While scrolling through Pinterest recently, I came across a cross-stitch kit from an ETSY seller that said, “Warning: This is proof I have the patience to stab something 1,000 times.” While I definitely don’t condone violence, I totally get this sentiment! If you’ve ever crafted, especially sewn, knitted, or crocheted, you know it can take a great deal of persistence and precision to finish a project—so much time and energy goes into your creation. When it’s complete, you may share it with others so they can admire your efforts, or you may quietly keep it to yourself.
The same is true when engaging in craft activities. It is often a singular activity, but can also be done in a group setting where you can enjoy the fellowship of like-minded creatives. Our motivations for crafting can also vary. Some of us engage in making as a hobby because it brings joy and relaxation to our lives. Others use their maker skills to create items that generate income for their families. Despite skill level or intent, crafting can be an outlet of expression when words may not work. It has been described as cathartic, necessary, and imperative; an activity that brings a sense of purpose for the better.
Embroidery, cross stitch, and other sewing activities have been a big part of my life since childhood.
I learned to embroider from my Grandmomma when I was in second grade. It was summer vacation and she decided I needed something to keep me occupied. I fell in love with hand stitching and continued to work on projects throughout the years. But as what happens with hobbies when one becomes very busy (like working on a doctorate), I put down my hoop and needle to focus on other things.
When I began this internship with Shakti in the Mountains, crafting suddenly became a big part of my life again.
Kim introduced me to her idea for School of the Lost Arts and the Makers Space. She also shared a new concept with me that has become an integral part of my internship work—craftivism. This term was coined by Betsy Greer in 2003 and is defined as a way to join the love of crafts with activism. Since then several project books about craftivism have been written, and one in particular by Sarah Corbett encourages the quiet activism that can come from creating for a common good.
In learning more about craftivism, I feel it could not have come at a better time.
Turn on the television, log-in to social media, or listen to one of the latest podcast episodes and you’ll soon encounter a divisive opinion. Liberties are challenged, sides have been taken, and protest begins. This dissent may be warranted, but approaching activism in a quieter, gentler way may speak volumes more than shouting. You’ve likely seen examples of craftivism before and not realized it. Yarn bombing trees in neighborhoods can demonstrate protecting natural resources. Mending worn clothes with patches that promote recycling can bring attention to conservation over consumption. Leaving an encouraging sticky note on a dressing room mirror can be a reminder of body positivity and may make someone’s day.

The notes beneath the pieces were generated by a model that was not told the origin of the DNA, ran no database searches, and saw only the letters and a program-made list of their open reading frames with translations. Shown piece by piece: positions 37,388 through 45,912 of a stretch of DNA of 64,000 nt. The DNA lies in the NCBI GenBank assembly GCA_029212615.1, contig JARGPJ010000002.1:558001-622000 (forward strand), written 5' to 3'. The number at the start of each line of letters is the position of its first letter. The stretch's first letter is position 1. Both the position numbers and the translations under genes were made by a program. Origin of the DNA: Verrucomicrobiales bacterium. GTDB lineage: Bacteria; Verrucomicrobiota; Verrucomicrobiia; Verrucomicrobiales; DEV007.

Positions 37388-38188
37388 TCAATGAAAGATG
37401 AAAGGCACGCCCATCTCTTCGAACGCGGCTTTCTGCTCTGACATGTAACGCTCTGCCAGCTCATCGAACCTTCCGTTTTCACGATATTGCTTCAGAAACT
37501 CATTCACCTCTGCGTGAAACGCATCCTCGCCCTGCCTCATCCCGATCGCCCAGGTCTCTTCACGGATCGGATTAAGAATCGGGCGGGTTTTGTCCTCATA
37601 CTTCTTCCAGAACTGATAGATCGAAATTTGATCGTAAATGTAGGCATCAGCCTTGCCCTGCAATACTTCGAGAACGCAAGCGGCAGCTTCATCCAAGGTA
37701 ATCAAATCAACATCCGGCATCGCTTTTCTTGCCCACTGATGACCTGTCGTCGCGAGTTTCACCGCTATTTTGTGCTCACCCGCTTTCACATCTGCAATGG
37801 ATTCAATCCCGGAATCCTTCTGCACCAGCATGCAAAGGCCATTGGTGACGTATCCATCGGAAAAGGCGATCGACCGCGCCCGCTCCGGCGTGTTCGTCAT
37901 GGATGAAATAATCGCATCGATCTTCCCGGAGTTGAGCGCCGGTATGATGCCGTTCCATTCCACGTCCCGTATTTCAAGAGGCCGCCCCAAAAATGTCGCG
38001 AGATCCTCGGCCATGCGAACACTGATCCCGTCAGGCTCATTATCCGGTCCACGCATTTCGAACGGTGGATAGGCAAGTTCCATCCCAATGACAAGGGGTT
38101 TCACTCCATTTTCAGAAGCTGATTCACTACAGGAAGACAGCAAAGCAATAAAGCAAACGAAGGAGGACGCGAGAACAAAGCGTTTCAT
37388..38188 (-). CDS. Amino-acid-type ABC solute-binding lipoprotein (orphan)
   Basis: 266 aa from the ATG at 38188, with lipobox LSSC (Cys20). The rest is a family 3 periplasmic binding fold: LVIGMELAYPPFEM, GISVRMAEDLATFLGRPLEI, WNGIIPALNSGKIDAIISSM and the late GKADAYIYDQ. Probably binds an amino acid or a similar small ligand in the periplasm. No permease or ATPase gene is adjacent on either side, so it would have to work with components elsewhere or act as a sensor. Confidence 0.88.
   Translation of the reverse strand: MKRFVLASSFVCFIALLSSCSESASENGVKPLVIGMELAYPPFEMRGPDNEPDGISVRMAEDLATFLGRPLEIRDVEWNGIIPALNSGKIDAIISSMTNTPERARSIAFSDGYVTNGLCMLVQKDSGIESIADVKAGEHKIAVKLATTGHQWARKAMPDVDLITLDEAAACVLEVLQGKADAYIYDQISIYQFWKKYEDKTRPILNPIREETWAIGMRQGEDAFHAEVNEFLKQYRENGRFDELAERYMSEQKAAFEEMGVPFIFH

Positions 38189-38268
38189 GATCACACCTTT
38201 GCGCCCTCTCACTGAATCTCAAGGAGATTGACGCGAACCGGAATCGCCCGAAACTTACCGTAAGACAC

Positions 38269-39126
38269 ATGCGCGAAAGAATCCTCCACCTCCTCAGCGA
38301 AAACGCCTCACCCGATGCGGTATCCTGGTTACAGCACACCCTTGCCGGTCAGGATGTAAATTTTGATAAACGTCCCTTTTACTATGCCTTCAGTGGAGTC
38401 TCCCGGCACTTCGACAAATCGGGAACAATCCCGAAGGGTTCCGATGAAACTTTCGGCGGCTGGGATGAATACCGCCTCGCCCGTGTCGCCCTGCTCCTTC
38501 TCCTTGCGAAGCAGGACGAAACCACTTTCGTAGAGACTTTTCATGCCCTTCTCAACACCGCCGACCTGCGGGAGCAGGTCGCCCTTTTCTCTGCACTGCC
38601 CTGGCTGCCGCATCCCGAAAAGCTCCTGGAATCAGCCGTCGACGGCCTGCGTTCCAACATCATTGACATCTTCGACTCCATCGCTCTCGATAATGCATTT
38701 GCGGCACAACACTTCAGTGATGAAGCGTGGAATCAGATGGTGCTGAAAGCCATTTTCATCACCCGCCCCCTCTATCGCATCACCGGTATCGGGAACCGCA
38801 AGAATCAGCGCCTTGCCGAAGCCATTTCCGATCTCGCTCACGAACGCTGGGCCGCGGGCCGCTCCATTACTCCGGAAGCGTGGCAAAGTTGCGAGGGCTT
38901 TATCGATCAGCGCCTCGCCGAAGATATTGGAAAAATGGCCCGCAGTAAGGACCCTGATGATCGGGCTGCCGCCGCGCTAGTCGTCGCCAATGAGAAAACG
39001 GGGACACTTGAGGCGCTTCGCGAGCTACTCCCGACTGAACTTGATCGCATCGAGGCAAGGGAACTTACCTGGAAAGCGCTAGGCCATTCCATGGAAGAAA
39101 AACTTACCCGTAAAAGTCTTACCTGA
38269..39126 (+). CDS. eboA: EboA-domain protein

If you’re ready to try a gentler approach to activism, I invite you to join me for a Craftivism Workshop on Friday, November 11th in the Makers Space.
We will have a few options for craftivism projects that involve various levels of sewing skills. I’ll demonstrate some basic embroidery stitches and we’ll create together in an effort to bring awareness to causes that are important to the Shakti community. And as a reminder, the Makers Space is open every Friday afternoon from 2:00-5:00. All are invited to come together to work on the craft activity of the week, or bring their own projects. Have an idea for a Makers Space project? Send me an email at firstname.lastname@example.org.
Hope to see you soon,
Christen Minnick has joined Shakti as an intern through early December 2022. Christen is a current Doctorate of Public Health student at East Tennessee State University. Christen lives in Johnson City with her husband, David, and fur baby Lucy. She enjoys reading, crafts, and spending time with family. Christen learned to sew from her mother and grandmother, enjoys growing flowers and food, and drinks Pal’s tea on a daily basis. Her intern hours will be focused on launching a Shakti in the Mountains Cookbook. This cookbook project will serve as a living document that includes entries from women in the Shakti community. It will contain recipes, experiences, and support women have experienced throughout their lifespan and demonstrate what Shakti leadership and community looks like in action.
The Shakti in the Mountains’ Cookbook is almost complete!
This e-book will be available for download in mid-December and is full of yummy recipes and heart-warming stories. All proceeds from the sale of this cookbook go to a new Shakti Scholarship fund, which will provide financial aid to folks who need help attending the Shakti Stewardship Program. Minimum donation of $25 will grant you access to this beautiful e-book. You can now pre-order the cookbook here.
A big THANK YOU to Christen Minnick for collecting the recipes and stories and to all the folks who contributed.
P.S. The Shakti Cookbook makes a great Winter Solstice gift!!
NOTE: Your e-book download will be sent to the email you use to donate. Please be sure this is a working email.